Saturday, November 8, 2008

Our little family!

A couple weeks ago we went in for our 2008 Family photos. Here are the results. We went in on Halloween night, thats why we have a little bumble bee in the pictures ;)

Friday, November 7, 2008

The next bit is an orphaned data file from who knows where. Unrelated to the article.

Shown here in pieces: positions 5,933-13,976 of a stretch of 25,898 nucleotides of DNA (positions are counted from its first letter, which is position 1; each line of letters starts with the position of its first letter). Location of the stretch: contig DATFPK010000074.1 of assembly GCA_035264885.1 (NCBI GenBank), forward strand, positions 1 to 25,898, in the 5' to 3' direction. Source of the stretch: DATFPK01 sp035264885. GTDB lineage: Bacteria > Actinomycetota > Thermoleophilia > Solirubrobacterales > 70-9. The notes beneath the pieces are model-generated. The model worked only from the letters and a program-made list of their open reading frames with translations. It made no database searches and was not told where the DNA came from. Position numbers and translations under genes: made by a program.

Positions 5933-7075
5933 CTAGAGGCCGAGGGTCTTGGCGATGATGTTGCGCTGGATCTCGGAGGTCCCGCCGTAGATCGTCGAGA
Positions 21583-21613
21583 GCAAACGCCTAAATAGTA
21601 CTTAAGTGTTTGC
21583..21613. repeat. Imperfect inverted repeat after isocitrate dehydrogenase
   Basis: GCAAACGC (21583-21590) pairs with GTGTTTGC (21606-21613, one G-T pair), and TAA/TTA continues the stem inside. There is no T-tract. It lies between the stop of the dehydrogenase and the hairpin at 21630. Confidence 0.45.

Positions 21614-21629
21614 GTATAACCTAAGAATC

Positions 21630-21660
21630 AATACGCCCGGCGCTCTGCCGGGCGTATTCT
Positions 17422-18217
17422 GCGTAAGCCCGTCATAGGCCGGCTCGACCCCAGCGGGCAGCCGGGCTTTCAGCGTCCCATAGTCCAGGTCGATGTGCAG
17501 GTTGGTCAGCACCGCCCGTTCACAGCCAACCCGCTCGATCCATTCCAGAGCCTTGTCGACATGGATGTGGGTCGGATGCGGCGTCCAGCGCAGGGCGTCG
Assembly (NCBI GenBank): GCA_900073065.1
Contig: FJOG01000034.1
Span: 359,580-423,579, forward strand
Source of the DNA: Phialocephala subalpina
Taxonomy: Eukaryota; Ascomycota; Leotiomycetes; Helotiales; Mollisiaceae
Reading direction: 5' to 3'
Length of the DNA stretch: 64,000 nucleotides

I'm soo Proud of my little brother!!!

My dad just emailed me this article and I felt the need to show it off!!! We love you #50!!!

Publication:Odessa American;
Date:Nov 7, 2008;
Page Number:1D
H I G H SC H O O L FO OT BA L L : W E E K 1 0
Permian’s Mr. Versatility
McClane’s determination serves him well for Panthers, bodes well for his future